Immediately after the adjournment of the Richmond Convention he returned to New York, where the confederate Congress was still in session. That body had little to do now but decide upon the time and place of the inauguration of the new government. Madison had entered upon his thirty-eighth year, and we get an interesting glimpse of him as he appeared at this time of his life to an intelligent foreigner. "Mr. Warville Brissot has just arrived here," he wrote to Jefferson in August, 1788. This was Brissot de Warville, a Frenchman of the new philosophy,--whose head, nevertheless, his compatriots cut off a few years later,--then traveling in America to observe the condition and progress of the new republic. His tour extended to nearly all the States; he met with most of the distinguished men of the country; and he made a careful and intelligent use of his many opportunities for observation. On his return to France he wrote an entertaining volume,--"New Travels in the United States of America,"--still to be found in some old libraries. What he says of Madison is worth repeating, not only for the impression he made upon an observant stranger, but as the evidence of the contemporary estimate of his character and reputation, which De Warville must have gathered from others.
"The name of Madison," he writes, "celebrated in America, is well known in Europe by the merited eulogium made of him by his countryman and friend, Mr. Jefferson.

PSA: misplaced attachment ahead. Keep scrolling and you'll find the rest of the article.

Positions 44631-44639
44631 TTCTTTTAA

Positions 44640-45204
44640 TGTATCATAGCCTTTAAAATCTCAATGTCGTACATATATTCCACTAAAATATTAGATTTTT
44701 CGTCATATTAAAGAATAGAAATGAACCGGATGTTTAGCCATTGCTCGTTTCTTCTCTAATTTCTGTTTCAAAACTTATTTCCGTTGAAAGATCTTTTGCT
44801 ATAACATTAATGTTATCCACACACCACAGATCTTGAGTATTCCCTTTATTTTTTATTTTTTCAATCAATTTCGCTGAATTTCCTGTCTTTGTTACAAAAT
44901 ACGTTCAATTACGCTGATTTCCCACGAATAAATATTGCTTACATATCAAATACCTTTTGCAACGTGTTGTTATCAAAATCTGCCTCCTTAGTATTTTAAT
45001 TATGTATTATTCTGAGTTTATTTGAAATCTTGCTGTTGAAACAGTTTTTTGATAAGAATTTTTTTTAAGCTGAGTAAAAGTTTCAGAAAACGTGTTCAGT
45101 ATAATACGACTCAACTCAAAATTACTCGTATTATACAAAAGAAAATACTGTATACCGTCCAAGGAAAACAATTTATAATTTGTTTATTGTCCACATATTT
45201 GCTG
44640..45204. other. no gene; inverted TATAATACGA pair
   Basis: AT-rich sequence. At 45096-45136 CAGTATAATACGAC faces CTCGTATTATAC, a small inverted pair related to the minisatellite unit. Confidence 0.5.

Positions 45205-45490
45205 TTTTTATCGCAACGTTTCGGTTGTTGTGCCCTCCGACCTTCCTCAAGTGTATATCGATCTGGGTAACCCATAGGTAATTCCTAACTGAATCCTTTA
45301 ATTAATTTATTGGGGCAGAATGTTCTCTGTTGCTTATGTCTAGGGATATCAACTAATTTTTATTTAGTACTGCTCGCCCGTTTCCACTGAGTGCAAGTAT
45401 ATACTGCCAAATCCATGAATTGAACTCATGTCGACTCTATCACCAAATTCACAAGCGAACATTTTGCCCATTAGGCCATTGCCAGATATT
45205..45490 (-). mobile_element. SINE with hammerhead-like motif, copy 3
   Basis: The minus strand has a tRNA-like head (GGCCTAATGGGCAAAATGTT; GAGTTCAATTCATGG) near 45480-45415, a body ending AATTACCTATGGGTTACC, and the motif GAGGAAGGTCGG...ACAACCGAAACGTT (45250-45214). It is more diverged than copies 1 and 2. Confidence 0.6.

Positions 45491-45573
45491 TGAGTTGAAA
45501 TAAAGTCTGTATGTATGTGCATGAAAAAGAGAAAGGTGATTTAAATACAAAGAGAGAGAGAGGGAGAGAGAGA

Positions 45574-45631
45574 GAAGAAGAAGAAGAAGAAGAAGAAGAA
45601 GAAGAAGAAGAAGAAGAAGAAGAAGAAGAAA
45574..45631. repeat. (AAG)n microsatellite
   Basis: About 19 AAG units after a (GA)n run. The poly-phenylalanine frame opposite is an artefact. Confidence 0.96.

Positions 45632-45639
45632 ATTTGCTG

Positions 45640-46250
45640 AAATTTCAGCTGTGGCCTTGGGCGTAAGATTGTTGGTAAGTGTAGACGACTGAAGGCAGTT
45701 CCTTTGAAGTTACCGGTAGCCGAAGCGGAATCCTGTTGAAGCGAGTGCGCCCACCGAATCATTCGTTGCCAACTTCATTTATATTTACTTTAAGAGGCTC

"Though still young, he has rendered the greatest services to Virginia, to the American Confederation, and to liberty and humanity in general. He contributed much, with Mr. White, in reforming the civil and criminal codes of his country. He distinguished himself particularly in the convention for the acceptation of the new federal system. Virginia balanced a long time in adhering to it. Mr. Madison determined to it the members of the convention by his eloquence and logic. This republican appears to be about thirty-eight years of age. He had, when I saw him, an air of fatigue; perhaps it was the effect of the immense labors to which he has devoted himself for some time past. His look announces a censor, his conversation discovers the man of learning, and his reserve was that of a man conscious of his talents and of his duties.
"During the dinner, to which he invited me, they spoke of the refusal of North Carolina to accede to the new Constitution. The majority against it was one hundred. Mr. Madison believed that this refusal would have no weight on the minds of the Americans, and that it would not impede the operations of Congress. I told him that though this refusal might be regarded as a trifle in America, it would have great weight in Europe; that they would never inquire there into the motives which dictated it, nor consider the small consequence of this State in the confederation; that it would be regarded as a germ of division, calculated to retard the operations of Congress; and that certainly this idea would prevent the resurrection of American credit.